Date of Degree

2-2015

Document Type

Dissertation

Degree Name

Ph.D.

Program

Psychology

Advisor(s)

Denise A. Hien

Subject Categories

Psychology

Keywords

Aggression, Alexithymia, Intergenerational Transmission, Interpersonal Violence, PTSD, Trauma

Abstract

This study examined the direct relationship between maternal exposure to childhood interpersonal violence (sexual and/or physical abuse) and behavioral problems in her pre- to early-adolescent children. It also examined whether maternal aggression (psychological and physical aggression) and emotion dysregulation (lifetime PTSD diagnosis and alexithymia) exerted a significant indirect effect on this relationship. This study was a secondary analysis of data collected from a cross-sectional and cross-generational study designed to examine associations among maternal impairments (substance abuse, general psychopathology, neuropychological functioning), child-rearing deficits (parenting deficits, child neglect, child physical/ sexual abuse), and adverse child outcomes (self-regulation deficits, aggressive behavior, and substance use). Using the bootstrapping method, a multiple mediation path analysis was conducted with a sample of 147 mother and child pairs. No direct relationship emerged between the maternal childhood interpersonal violence exposure and behavioral problems in her child. Although there were significant associations along the emotion dysregulation paths, no significant indirect effects emerged. However, maternal aggression exerted a significant indirect effect on this relationship. Sixty-eight percent of the relationship between maternal exposure to childhood interpersonal violence and her child's behavioral problems was accounted for by maternal aggression, firmly establishing that psychological variables significantly influence intergenerational transmission. This study expands on earlier findings with younger children by showing the link between violence experienced in a mother's childhood and maladjustment in her child exists in older children as well. It suggests that this distress, in the mother, her child, and their relationship, may persist throughout the years. This distress is detrimental to her child's well being, as the affective and behavioral difficulties these children exhibit, apparent on the eve of adolescence, take on pressing need for intervention. The need to address the behavioral problems is paramount, as childhood internalizing and externalizing behavioral problems are associated with a host of long-term psychological, physical and social challenges.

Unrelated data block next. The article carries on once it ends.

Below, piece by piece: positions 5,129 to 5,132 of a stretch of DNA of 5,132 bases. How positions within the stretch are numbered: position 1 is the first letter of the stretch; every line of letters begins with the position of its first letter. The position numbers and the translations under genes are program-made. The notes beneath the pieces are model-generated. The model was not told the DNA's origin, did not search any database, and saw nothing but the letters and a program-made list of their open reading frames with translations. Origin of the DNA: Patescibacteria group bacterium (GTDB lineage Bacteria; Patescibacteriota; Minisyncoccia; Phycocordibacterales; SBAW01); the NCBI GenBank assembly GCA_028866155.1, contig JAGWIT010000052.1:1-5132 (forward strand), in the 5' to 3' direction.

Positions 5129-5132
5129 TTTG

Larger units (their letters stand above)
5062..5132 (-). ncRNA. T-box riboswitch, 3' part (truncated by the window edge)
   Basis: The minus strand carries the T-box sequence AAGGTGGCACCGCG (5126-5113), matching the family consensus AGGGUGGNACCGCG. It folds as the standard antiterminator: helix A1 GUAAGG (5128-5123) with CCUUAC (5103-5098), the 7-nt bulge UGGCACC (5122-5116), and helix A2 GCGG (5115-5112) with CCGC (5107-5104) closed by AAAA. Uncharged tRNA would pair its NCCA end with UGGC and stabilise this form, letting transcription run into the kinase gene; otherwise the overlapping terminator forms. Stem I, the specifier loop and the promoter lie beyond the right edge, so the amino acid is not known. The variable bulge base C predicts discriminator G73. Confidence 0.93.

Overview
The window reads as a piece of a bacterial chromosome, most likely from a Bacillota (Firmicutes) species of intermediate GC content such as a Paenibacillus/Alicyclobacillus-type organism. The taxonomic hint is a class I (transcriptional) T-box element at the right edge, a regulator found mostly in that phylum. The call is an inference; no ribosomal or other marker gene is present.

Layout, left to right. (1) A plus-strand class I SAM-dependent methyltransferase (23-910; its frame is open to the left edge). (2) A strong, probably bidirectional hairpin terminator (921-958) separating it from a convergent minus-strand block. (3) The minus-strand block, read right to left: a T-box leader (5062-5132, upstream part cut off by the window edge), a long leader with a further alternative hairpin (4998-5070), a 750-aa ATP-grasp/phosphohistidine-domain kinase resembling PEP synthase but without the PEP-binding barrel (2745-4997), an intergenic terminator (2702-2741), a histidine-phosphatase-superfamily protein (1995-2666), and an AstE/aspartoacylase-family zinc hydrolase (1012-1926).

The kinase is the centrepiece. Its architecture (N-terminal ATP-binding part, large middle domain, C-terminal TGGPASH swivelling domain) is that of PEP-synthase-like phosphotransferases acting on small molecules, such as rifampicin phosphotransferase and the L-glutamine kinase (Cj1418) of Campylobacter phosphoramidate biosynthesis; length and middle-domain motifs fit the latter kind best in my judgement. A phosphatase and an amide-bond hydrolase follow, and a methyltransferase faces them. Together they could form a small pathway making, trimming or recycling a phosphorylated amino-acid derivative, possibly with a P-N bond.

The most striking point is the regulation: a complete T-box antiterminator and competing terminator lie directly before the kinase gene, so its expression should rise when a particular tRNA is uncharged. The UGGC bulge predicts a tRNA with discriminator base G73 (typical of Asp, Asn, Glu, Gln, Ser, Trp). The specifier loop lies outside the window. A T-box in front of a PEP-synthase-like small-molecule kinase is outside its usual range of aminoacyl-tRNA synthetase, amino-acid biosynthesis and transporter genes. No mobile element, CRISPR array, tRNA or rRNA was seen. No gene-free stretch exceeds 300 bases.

Included in

Psychology Commons

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